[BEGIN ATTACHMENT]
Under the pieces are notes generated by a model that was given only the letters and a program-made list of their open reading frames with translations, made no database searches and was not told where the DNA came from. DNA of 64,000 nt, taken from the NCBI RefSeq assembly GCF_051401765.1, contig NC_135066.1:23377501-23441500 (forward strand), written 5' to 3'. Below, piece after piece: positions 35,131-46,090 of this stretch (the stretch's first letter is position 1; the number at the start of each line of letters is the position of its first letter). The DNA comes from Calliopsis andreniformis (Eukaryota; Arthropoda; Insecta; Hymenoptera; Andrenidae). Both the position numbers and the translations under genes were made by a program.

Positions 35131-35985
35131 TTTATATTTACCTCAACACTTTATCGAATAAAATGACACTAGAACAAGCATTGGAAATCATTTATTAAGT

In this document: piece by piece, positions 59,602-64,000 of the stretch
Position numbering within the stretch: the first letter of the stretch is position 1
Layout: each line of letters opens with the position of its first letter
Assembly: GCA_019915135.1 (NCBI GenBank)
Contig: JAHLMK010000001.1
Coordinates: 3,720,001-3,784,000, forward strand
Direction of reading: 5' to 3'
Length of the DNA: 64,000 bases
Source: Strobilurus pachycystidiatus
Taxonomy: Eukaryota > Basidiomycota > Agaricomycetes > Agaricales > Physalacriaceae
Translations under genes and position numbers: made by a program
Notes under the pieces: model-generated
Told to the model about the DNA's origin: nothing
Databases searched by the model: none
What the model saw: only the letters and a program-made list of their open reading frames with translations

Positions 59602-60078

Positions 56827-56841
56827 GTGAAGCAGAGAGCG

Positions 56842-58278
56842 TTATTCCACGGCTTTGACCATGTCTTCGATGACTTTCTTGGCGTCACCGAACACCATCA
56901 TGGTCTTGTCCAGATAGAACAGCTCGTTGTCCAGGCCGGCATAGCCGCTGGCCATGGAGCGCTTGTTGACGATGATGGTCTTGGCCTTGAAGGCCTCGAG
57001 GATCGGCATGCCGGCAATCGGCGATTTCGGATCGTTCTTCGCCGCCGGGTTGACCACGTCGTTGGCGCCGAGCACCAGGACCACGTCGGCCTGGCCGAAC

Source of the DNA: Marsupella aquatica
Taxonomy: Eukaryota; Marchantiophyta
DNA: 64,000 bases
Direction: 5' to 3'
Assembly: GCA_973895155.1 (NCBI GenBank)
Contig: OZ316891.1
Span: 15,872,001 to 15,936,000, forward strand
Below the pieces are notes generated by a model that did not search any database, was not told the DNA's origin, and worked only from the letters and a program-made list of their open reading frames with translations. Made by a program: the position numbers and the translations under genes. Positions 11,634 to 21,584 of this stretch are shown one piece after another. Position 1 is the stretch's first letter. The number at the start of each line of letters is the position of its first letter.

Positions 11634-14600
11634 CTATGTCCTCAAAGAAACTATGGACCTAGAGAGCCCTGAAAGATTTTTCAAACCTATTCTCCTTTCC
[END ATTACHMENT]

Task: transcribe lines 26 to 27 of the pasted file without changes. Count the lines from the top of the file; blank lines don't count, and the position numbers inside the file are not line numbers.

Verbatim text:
Source of the DNA: Marsupella aquatica
Taxonomy: Eukaryota; Marchantiophyta